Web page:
Files in this item



application/pdf9971028.pdf (5MB)Restricted to U of Illinois
(no description provided)PDF


Title:Acoustic Coherence Imaging Through the Atmosphere
Author(s):Benson, Jonathan William
Doctoral Committee Chair(s):George W. Swenson, Jr
Department / Program:Electrical Engineering
Discipline:Electrical Engineering
Degree Granting Institution:University of Illinois at Urbana-Champaign
Subject(s):Physics, Acoustics
Abstract:The imaging of acoustic "scenes" through the atmosphere is a subject with little treatment in the literature. This thesis strives to set the state of the art in this field by presenting imaging methods and their performance in the turbulent atmosphere. Both narrowband interferometry and wideband techniques that can be solved using tomographic methods are presented. An extensive series of field experiments was conducted in which multiple sensor arrays of microphones recorded the signals received from loudspeaker sources outdoors under varying atmospheric conditions. Besides providing data for characterizing the imaging performance under different conditions, the field data also allowed for measurements to be made that characterize the atmosphere itself. Methods for enhancing image quality are discussed. It is shown that the popular self-calibration family of reconstruction methods from the radio astronomy community are not applicable to the acoustic imaging case. A new method, based on estimating the intensity distribution jointly with atmospheric distortion model parameters using multiple short integration period measurements, is derived. Theoretical performance bounds in the form of the Cramer-Rao lower bound are derived, and the method is applied to both synthetic and field data. The performance of this method is encouraging.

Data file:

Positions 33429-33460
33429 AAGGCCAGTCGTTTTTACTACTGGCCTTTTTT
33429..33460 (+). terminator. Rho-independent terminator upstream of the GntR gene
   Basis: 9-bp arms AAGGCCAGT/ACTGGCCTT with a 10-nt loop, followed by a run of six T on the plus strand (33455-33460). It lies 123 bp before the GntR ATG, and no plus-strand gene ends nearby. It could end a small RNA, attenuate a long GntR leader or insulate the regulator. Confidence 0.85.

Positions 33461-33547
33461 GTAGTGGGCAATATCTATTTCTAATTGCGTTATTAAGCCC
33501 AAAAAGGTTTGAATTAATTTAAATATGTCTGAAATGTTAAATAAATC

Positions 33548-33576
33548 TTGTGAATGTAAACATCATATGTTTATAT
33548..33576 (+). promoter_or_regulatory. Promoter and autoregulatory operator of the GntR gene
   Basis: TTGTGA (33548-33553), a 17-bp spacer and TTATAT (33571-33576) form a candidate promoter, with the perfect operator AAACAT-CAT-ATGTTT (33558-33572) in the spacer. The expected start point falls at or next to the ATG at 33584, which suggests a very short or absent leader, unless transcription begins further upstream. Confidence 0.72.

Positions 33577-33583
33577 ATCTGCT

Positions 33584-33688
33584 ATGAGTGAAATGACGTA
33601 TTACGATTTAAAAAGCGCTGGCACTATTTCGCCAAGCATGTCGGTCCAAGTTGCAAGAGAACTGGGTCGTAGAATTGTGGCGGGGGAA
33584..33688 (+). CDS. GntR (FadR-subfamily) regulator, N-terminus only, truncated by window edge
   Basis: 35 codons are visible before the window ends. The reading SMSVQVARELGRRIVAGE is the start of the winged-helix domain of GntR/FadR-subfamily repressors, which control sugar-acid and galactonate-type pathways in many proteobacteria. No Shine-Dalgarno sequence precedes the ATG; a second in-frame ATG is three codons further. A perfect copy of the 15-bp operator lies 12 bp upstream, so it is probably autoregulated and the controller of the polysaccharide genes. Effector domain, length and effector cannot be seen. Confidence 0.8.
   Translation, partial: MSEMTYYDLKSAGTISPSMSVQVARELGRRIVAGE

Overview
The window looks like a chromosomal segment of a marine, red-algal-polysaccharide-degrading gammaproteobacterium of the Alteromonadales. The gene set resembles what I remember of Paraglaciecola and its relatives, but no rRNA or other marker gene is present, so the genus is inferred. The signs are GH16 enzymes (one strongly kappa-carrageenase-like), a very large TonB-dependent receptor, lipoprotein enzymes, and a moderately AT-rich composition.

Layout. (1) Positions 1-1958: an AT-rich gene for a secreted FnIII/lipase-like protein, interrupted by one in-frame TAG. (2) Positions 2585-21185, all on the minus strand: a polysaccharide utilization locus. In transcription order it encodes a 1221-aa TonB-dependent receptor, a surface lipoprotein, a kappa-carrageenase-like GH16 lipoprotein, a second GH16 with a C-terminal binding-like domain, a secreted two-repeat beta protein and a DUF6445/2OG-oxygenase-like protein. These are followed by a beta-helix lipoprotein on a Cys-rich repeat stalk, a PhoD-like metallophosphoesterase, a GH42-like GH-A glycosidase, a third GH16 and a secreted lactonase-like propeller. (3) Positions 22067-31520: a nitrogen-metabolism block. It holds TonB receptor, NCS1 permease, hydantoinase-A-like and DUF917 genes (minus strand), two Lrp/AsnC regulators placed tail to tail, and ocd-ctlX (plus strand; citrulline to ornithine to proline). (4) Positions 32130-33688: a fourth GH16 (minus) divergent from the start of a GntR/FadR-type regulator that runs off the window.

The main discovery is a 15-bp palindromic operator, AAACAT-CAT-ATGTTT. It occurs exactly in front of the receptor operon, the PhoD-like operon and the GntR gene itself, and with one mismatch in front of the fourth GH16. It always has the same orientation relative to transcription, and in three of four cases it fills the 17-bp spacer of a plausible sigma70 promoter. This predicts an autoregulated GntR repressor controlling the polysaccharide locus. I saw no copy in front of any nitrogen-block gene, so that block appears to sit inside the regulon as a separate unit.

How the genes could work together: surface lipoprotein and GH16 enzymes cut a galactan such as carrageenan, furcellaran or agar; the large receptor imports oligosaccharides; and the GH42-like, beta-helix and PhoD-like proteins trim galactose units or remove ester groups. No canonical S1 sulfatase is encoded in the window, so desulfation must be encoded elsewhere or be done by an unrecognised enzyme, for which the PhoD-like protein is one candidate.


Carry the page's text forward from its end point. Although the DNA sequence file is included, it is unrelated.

Issue Date:2000
Description:114 p.
Thesis (Ph.D.)--University of Illinois at Urbana-Champaign, 2000.
Other Identifier(s):(MiAaPQ)AAI9971028
Date Available in IDEALS:2015-09-25
Date Deposited:2000

This item appears in the following Collection(s)

Item Statistics